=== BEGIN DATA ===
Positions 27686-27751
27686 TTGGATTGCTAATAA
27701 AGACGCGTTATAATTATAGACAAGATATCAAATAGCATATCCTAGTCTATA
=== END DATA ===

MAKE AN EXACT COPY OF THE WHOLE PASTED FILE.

Positions 27686-27751
27686 TTGGATTGCTAATAA
27701 AGACGCGTTATAATTATAGACAAGATATCAAATAGCATATCCTAGTCTATA